In probably the first such large-scale study of its kind, Sekhsaria Institute of Public Health, in collaboration with the ministry of health proved that bidis and other forms of tobacco (supari, gutkha, among others) are more harmful than cigarettes.
The study had a follow-up period of 5.5 years with as many as 87, 222 male members from Mumbai participating in it. As per the study, the incidence of oral cancer in bidi smokers was 42% higher than in cigarette smokers. For all respiratory and intrathoracic organs combined, the increase was 69%; for lung and larynx, the increases were 35% and 112%, respectively.
Smokeless tobacco, on the other hand, was associated with cancers of the lip, oral cavity, pharynx, digestive, respiratory, and intrathoracic organs.
While the study was completed last year, it was published last month in the prestigious medical journal — Cancer Causes and Control — on March 5.
“While the popular perception is that bidi is natural, hand-rolled and has fewer chemicals, it is as harmful as cigarette smoking if not more. While there have been studies done abroad about the effects of cigarette smoking, there has been no Indian study comparing the effects of bidi smoking, cigarette smoking and smokeless cigarettes,” said Dr PC Gupta, the director of Sekhsaria Institute, based in Navi Mumbai.
In India, the bidi industry that is mostly home-grown accounts for 48% of the tobacco consumption making them much more popular than cigarettes. Despite the small quantity of tobacco it contains, bidis deliver more carbon monoxide than cigarettes.
Bidis, the report states, necessitates deeper, more frequent inhalation as they extinguish more easily. An average bidi smoker puffs a cigarette nine times as opposed to a person puffing bidi 28 times. This is harder on the lungs as compared to cigarette smoking. Besides this, bidi contains more particulate matter as they do not have filters. They also have more nicotine, as compared to cigarettes. Bidis also contain higher amounts of chemicals such as phenol, hydrogen cyanide, benzopyrenes, carbon monoxide, and ammonia. - dnaIndia
There is something wrong with this report - and it seems to reek of some American-Indian conspiracy to keep the American tobacco industry flourishing.
Firstly, there is no mention of the thousands of chemicals used in cigarettes which are not used in beedis, and its effects.
Secondly, how can a person puff 28 times on a beedi when the most you can get from a normal-sized beedi is about 10 puffs if one continuously smoke it. Perhaps the author has mistaken cigars for beedis.
Thirdly, even though beedis don't have filters, a cigarette contains about the equivalent of 4 beedis worth of tobacco in it. If a cigarette filter, for instance, blocks out 50% of the contents of a cigarette, or 2 beedi's worth of tobacco - this has to be checked - than one can then say that a cigarette is equivalent to 2 unfiltered beedis. In other words, 10 cigs=20 bidis and vice versa. Even though certain chemicals might be higher in the bidi, that might be balanced by the fact that cigarettes have thousands of other chemicals in it that the bidi does not.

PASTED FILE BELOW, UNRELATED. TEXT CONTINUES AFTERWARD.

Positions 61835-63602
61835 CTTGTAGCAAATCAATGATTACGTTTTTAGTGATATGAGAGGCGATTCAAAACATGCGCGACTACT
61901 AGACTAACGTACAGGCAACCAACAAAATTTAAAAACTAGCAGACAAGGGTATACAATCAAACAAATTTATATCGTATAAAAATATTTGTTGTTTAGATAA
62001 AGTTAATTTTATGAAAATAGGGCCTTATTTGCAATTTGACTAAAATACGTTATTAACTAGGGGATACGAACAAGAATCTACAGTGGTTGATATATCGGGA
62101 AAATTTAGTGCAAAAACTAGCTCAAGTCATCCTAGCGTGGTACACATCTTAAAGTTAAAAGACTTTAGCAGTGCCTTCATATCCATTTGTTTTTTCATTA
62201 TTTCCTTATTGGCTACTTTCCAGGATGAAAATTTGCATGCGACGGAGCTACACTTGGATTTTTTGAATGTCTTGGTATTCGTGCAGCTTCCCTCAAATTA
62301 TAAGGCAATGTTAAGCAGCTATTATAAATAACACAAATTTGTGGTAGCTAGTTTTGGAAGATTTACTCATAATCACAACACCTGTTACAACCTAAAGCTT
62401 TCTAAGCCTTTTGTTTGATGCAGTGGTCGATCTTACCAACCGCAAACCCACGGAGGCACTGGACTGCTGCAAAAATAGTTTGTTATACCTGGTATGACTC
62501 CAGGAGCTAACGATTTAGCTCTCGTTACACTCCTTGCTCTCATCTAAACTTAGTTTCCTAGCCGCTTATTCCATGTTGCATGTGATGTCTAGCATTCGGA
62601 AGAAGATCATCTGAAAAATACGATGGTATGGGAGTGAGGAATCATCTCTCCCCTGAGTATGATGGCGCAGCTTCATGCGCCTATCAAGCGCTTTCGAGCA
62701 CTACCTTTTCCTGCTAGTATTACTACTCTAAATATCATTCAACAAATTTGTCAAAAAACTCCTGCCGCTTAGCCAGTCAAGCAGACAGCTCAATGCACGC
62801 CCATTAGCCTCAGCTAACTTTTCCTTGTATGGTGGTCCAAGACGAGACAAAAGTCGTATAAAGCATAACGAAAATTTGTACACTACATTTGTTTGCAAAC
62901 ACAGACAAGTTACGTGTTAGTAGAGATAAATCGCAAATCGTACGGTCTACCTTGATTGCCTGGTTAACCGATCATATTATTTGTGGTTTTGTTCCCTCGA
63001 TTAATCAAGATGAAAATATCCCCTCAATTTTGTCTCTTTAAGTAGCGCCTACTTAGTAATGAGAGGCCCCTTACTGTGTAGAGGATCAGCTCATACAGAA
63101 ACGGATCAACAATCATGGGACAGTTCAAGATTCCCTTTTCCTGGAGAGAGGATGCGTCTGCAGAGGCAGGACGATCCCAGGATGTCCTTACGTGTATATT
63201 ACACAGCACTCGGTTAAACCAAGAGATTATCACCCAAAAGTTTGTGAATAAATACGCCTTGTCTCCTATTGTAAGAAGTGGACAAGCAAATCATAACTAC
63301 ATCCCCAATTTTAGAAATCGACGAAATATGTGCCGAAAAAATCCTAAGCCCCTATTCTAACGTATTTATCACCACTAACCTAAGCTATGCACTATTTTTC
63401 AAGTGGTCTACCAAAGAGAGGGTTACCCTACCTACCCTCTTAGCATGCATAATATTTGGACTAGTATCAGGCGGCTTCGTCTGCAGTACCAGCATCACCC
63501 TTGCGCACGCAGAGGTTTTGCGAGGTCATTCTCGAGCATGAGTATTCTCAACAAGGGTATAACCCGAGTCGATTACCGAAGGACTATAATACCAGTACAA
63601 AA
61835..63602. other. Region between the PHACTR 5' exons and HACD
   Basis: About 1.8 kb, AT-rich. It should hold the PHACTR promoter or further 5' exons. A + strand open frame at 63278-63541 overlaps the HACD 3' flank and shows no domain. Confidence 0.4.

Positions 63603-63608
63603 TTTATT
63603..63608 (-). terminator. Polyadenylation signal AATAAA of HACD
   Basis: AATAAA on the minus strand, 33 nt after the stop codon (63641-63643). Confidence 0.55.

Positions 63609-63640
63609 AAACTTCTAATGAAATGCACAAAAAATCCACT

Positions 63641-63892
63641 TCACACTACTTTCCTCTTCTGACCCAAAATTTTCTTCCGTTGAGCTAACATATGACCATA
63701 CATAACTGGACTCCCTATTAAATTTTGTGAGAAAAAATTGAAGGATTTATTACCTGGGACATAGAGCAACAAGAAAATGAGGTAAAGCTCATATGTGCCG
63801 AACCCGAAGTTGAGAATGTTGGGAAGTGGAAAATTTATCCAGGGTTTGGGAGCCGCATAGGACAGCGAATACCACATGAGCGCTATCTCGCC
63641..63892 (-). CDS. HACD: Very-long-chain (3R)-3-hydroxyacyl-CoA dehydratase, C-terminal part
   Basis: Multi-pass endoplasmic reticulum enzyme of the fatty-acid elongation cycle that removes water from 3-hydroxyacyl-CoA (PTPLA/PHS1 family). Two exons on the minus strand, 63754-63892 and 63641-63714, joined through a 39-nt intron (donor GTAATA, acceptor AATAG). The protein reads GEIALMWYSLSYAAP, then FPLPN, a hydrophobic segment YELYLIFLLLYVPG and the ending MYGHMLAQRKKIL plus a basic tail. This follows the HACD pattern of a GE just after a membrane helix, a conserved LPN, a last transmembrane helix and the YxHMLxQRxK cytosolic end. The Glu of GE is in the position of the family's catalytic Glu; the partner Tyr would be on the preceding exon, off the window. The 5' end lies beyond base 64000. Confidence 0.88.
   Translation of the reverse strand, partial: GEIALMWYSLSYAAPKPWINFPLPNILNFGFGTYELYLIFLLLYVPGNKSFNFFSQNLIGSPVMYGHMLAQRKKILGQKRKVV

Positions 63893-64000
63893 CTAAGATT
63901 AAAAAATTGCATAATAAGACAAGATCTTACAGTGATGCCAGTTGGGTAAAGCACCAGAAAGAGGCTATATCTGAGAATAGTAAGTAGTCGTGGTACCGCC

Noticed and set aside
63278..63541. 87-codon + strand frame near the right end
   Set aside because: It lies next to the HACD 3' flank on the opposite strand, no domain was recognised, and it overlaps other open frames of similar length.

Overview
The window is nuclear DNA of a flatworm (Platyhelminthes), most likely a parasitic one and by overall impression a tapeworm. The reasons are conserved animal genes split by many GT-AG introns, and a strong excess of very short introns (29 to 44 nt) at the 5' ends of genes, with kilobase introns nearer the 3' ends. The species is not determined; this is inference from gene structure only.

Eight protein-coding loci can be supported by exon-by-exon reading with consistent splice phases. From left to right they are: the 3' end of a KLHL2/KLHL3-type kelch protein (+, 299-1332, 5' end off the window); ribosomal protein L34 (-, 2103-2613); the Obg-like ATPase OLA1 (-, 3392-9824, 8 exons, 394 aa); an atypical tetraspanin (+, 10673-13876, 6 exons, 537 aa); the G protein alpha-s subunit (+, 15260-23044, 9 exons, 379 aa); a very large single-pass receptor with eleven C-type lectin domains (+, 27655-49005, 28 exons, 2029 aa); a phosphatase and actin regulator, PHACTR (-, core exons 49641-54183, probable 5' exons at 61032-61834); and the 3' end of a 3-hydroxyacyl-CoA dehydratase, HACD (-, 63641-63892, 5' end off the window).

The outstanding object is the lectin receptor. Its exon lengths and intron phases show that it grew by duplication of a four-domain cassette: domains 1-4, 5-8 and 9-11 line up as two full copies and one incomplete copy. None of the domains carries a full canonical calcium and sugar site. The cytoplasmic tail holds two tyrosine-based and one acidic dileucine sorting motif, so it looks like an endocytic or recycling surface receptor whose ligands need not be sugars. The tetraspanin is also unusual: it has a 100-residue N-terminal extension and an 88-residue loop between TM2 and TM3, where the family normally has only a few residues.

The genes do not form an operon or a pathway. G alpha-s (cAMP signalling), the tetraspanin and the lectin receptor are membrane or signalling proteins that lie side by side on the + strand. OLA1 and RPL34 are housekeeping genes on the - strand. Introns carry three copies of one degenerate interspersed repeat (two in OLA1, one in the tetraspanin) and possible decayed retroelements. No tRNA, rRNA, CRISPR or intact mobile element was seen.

Finally, just because a beedi can keep going out, that does not mean that it encourages a person to keep puffing on it. In fact, it can also mean that person would be encouraged to smoke less as he is not encouraged to puff on it because it is continuously lit. That's what happened to me personally, and a single beedi would last me from half and hour to an hour because of that. And as quite a bit of the tobacco is wasted from it burning out, i usually end up getting about 5 puffs out of it.
As for cancer rates being allegedly higher amongst beedi-smokers, that can be accounted for by beedi-smokers being relatively poor, and hence, have worse diets, lifestyles, living conditions, etc, etc, compared to cigarette smokers. Additionally, one has to ensure that the sample used all started smoking at a similar age; one has to check for socioeconomic status, or class; gender, etc.
In my personal experience, even when i smoked 1mg tar cigarettes, i still had smoker's cough, phlegm in the morning, and a heavy feeling in the chest. But when i switched to beedis, and particularly, the mild 'Engine Brand' beedi that is much milder than other beedis I've tried, this ceased. This was similarly the experience of the others i know whom moved away from cigarettes to 'Engine brand' beedis.
I am on the way to quitting now, and moving to a transitional e-cigarette experience with the Sigelei Telescope (see below) - as not smoking is still better than the mildest bidi in the world - but i thought I'd share my experience.